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Advanced Search Results For "political science"

1 - 10 of 373 results for
 "political science"
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About the Authors.

Publication Type:Academic Journal

Source(s):Legislative Studies Quarterly. Aug2022, Vol. 47 Issue 3, p785-788. 4p.

Abstract:Rebekah Herrick is a professor and interim head of the political science at Oklahoma State University. Stefanie Bailer is professor of political science at the University of Basel. Thomas G. Fleming is a Lecturer in the Department of Politics, Universi...

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On Whose Door to Knock? Organized Interests' Strategic Pursuit of Access to Members of Congress.

Publication Type:Academic Journal

Source(s):Legislative Studies Quarterly. Feb2022, Vol. 47 Issue 1, p157-192. 36p.

Abstract:Organized interests routinely seek direct contacts with, or access to, members of Congress to advance their policy goals. While studies often explore the tactics interests use to obtain access, few examine interests' strategic considerations in choosin...

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Legislative Scholars Should Study Extralegislative Outcomes.

Publication Type:Academic Journal

Source(s):Legislative Studies Quarterly. Feb2021, Vol. 46 Issue 1, p3-9. 7p.

Abstract:Examining total government spending, she finds that coalitions agree to spend more than their single party counterparts, and, further, that the number of ministers with portfolio is unrelated to spending, which refines our understanding of the organiza...

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The Private Interests of Public Officials: Financial Regulation in the US Congress.

Publication Type:Academic Journal

Source(s):Legislative Studies Quarterly. Feb2021, Vol. 46 Issue 1, p49-84. 36p.

Abstract:Legislators' private financial holdings affect policy decisions. Due to financial self‐interest, we theorize that legislators whose personal investment portfolios include equities from firms affected by proposed policies vote for legislation that benef...

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Doubling Down: Inequality in Responsiveness and the Policy Preferences of Elected Officials.

Publication Type:Academic Journal

Source(s):Legislative Studies Quarterly. Aug2018, Vol. 43 Issue 3, p457-491. 35p.

Abstract:Is bias in responsiveness to constituents conditional on the policy preferences of elected officials? The scholarly conventional wisdom is that constituency groups who do not receive policy representation still obtain some level of responsiveness by le...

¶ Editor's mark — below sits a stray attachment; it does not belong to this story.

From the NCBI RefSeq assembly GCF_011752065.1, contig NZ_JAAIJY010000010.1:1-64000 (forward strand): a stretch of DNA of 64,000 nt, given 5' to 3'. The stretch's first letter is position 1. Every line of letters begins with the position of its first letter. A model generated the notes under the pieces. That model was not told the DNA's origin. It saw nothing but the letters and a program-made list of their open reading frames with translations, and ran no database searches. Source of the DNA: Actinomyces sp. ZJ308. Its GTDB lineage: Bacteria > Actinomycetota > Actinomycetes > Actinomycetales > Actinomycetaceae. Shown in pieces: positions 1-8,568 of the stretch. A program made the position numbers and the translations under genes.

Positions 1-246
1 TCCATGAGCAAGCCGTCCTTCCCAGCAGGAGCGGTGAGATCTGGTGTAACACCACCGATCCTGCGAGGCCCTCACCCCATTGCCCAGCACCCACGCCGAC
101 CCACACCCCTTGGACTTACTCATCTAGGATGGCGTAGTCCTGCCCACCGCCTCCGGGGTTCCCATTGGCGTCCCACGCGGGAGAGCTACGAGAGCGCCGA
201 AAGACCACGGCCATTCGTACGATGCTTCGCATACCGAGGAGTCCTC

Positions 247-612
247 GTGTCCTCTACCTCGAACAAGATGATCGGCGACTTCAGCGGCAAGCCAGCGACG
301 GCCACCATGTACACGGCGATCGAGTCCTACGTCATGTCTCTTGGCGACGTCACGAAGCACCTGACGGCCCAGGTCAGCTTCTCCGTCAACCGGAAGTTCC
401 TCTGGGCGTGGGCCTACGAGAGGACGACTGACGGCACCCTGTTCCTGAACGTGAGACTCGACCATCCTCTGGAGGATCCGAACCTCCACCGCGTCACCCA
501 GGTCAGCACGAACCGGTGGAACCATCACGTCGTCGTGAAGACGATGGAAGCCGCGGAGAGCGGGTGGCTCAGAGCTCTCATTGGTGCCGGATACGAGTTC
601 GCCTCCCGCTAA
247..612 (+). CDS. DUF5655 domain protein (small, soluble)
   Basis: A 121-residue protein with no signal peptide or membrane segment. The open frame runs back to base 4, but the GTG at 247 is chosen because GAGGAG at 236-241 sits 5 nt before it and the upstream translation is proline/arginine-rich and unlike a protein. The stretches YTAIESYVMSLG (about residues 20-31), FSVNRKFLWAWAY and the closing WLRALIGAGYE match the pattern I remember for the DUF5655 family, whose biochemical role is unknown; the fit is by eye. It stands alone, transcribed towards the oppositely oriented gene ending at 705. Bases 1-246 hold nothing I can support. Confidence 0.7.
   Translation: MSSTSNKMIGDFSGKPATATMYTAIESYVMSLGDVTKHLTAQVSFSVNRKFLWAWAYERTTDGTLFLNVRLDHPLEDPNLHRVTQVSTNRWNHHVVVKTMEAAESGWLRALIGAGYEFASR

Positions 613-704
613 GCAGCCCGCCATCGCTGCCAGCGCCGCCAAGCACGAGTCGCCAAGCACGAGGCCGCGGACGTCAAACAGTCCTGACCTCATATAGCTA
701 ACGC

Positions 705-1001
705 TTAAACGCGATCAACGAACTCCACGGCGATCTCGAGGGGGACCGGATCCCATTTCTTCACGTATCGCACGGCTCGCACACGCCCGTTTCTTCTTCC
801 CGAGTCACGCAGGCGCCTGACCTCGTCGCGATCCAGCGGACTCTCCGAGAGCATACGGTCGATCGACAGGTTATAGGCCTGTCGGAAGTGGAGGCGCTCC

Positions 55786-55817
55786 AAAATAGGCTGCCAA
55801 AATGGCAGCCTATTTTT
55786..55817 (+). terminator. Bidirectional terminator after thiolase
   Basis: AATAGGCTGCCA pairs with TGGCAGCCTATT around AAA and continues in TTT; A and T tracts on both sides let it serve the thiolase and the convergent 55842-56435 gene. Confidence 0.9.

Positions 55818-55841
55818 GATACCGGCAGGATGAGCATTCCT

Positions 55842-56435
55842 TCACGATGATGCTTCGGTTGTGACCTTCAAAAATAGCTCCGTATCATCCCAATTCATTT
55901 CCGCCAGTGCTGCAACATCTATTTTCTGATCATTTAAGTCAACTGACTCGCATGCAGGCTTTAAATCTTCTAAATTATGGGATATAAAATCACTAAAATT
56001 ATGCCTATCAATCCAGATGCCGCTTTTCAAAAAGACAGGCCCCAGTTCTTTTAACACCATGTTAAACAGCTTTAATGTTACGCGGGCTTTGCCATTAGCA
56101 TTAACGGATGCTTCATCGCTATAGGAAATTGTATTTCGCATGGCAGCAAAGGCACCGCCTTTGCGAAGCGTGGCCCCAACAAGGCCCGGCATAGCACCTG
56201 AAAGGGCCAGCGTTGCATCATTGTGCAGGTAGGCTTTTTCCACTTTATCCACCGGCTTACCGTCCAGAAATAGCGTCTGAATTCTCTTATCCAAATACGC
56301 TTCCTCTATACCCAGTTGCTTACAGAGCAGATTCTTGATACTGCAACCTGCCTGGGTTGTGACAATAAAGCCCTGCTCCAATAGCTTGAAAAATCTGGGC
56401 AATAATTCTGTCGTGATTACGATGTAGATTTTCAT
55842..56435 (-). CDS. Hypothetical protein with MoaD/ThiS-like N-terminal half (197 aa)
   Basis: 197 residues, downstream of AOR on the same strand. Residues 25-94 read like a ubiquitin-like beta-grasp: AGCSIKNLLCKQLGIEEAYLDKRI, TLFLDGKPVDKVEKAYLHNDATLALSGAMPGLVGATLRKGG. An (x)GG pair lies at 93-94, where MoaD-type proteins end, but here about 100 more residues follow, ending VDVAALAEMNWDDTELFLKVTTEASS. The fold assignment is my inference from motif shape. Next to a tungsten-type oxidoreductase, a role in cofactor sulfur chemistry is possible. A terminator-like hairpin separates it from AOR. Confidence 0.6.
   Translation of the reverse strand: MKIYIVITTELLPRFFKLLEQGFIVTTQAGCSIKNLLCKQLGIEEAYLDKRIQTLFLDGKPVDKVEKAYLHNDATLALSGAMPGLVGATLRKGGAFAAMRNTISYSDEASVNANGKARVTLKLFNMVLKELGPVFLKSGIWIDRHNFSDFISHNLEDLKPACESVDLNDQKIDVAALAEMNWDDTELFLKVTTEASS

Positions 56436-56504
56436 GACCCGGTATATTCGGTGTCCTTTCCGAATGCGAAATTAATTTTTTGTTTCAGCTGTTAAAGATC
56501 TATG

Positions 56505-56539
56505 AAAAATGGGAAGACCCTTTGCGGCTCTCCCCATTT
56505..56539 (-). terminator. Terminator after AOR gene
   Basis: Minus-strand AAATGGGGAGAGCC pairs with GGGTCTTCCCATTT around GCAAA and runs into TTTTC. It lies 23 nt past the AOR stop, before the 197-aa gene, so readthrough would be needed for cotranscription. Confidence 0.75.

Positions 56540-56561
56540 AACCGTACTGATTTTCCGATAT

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Ideological Congruence: Illusion or Imperfection?

Publication Type:Academic Journal

Source(s):Legislative Studies Quarterly. Feb2018, Vol. 43 Issue 1, p21-32. 12p.

Abstract:Paul Warwick ( ) argues that much of the research on ideological congruence leaves the erroneous impression that a close match of median left‐right voter opinions and government ideological positions usually emerges from elections. I propose further cl...

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Richard F. Fenno, In Memoriam.

Publication Type:Academic Journal

Source(s):Legislative Studies Quarterly. May2020, Vol. 45 Issue 2, p151-152. 2p.

Abstract:On April 21, 2020, Richard F. Fenno, Distinguished University Professor Emeritus at the University of Rochester, passed away in Rye, New York, at the age of 93. Dick joined the University of Rochester in 1957 and served with distinction for over a half...

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Staggered Terms for the US Senate: Origins and Irony.

Publication Type:Academic Journal

Source(s):Legislative Studies Quarterly. Aug2015, Vol. 40 Issue 3, p471-497. 27p.

Abstract:This article provides the first detailed study of the origins of staggered Senate terms, which typically have been interpreted as part of the framers' intent to create an insulated, stable, and conservative Senate. I draw upon three sources of evidence...

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About the Authors.

Publication Type:Academic Journal

Source(s):Legislative Studies Quarterly. Nov2020, Vol. 45 Issue 4, p679-670. 1p.

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Public Approval ofU.S. State Legislatures.

Publication Type:Academic Journal

Source(s):Legislative Studies Quarterly. Feb2012, Vol. 37 Issue 1, p99-116. 18p.

Abstract:The determinants of public approval for state legislatures have not received much attention, but one important finding is that more professionalized legislatures experience lower levels of public support. We argue that this result is an artifact of lim...

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